An accused is entitled to be apprised with reasonable certainty of the nature of charges against that person in order to prepare an adequate defense. State v. Royse, 66 Wn.2d 552, 557, 403 P.2d 838 (1965). It is sufficient to charge in the language of a statute if it defines the offense with certainty. State v. Leach, 113 Wn.2d 679, 686, 782 P.2d 552 (1989) (citing State v. Grant, 89 Wn.2d 678, 686, 575 P.2d 210 (1978)). The information in this case clearly stated two distinct statutory offenses under RCW 9A.88.080(1)(a) and (b) — one for promoting prostitution of Karen Anne Baker and one for promoting prostitution of Linda Kelly. See State v. Bonds, 98 Wn.2d 1, 653 P.2d 1024 (1982), cert. denied, 464 U.S. 831 (1983).

The State's failure to elect in the information between alternate means of committing the offense of promoting prostitution did not violate petitioner's right to a unanimous jury verdict.

[3] Petitioner contends that if the State was charging promotion of multiple individual acts of prostitution committed by each named woman constituting a single offense, then a unanimity instruction was required. However, the State did not characterize the charges as a single offense, but described them as two separate continuing offenses.

A continuing offense may be charged without specifying individual acts as a basis for the criminal conduct. State v. Petrich, 101 Wn.2d 566, 683 P.2d 173 (1984), modified in State v. Kitchen, 110 Wn.2d 403, 756 P.2d 105 (1988). In this case, the State charged two separate continuing offenses — one for each employee whose prostitution petitioner was accused of promoting at different times and from different locations.

Count 1 charged petitioner with promoting prostitution in the second degree by advancing and profiting from the prostitution of Karen Anne Baker during the period between December 12, 1983, and December 12, 1984. The evidence at trial indicated that during the charging period, Ms. Baker worked as an "escort" for petitioner and "Valentine's," operating from petitioner's Seattle residence, that she went on about 20 calls a month, and that on about half of those calls she engaged in sexual intercourse.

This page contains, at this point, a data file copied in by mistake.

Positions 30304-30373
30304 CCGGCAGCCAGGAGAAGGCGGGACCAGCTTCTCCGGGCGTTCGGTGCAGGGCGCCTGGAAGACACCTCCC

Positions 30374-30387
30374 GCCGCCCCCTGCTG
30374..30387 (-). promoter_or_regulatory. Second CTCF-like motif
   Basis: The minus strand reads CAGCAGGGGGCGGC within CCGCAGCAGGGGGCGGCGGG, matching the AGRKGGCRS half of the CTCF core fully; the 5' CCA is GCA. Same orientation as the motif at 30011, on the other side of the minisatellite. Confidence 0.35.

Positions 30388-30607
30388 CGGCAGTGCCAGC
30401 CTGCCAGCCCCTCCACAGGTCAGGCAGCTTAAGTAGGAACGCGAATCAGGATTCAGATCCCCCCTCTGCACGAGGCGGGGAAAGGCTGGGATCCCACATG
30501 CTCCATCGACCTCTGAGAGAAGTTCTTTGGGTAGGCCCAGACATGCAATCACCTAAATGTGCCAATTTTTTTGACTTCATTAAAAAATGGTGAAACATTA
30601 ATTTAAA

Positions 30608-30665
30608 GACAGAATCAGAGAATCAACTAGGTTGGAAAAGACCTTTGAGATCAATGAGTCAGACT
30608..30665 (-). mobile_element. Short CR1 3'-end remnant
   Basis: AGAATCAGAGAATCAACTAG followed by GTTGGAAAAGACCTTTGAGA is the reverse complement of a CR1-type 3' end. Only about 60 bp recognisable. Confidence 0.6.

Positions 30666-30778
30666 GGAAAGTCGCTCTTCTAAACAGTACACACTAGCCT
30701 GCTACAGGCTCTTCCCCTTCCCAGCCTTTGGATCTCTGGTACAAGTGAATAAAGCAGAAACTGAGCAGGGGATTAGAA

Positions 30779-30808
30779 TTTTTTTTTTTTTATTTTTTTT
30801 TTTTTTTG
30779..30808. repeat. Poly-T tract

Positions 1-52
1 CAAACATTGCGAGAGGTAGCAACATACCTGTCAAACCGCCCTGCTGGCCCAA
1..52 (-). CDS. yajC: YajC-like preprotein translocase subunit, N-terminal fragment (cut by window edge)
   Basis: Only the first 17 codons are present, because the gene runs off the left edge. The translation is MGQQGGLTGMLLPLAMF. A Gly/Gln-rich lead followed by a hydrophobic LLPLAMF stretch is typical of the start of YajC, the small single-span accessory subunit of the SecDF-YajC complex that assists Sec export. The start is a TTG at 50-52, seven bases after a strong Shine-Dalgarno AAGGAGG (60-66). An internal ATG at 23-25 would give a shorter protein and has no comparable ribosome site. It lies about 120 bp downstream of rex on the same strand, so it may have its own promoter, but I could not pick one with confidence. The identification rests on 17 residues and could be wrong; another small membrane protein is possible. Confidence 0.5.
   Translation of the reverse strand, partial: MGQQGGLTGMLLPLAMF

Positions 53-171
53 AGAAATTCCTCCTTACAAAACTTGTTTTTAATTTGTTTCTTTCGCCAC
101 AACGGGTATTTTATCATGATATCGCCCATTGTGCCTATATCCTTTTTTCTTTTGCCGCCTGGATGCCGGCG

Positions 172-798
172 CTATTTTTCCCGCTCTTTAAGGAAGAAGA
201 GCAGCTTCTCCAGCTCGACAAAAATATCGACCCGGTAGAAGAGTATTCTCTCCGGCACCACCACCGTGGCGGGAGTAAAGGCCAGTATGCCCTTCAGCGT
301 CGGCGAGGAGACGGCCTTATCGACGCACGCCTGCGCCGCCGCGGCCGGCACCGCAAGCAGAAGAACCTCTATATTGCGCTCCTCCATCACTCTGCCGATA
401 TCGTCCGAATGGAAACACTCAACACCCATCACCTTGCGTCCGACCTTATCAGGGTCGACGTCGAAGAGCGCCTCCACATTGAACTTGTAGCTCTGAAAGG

Count 2 charged petitioner with promoting prostitution in the second degree by advancing and profiting from the prostitution of Linda Kelly during the period between January 14, 1985, and February 14, 1985. The evidence at trial indicated that during the charging period, Ms. Kelly worked for petitioner and "Valentine's," operating from petitioner's Renton residence, and responded to about 25 calls dispatched by petitioner and "Valentine's" as an "escort."

"To determine whether one continuing offense may be charged, the facts must be evaluated in a commonsense manner." Petrich, 101 Wn.2d at 571 (several instances of sexual abuse of one child did not constitute a continuing offense). A "commonsense" evaluation of the facts results in a conclusion that the two counts in the information were based on two separate continuous courses of conduct. See State v. Barrington, 52 Wn. App. 478, 761 P.2d 632 (1988), review denied, 111 Wn.2d 1033 (1989); State v. Gooden, 51 Wn. App. 615, 754 P.2d 1000, review denied, 111 Wn.2d 1012 (1988).

[4] In an alternative means case, where a single offense may be committed in more than one way, there must be jury unanimity as to guilt for the single crime charged. Unanimity is not required, however, as to the means by which the crime was committed so long as substantial evidence supports each alternative means.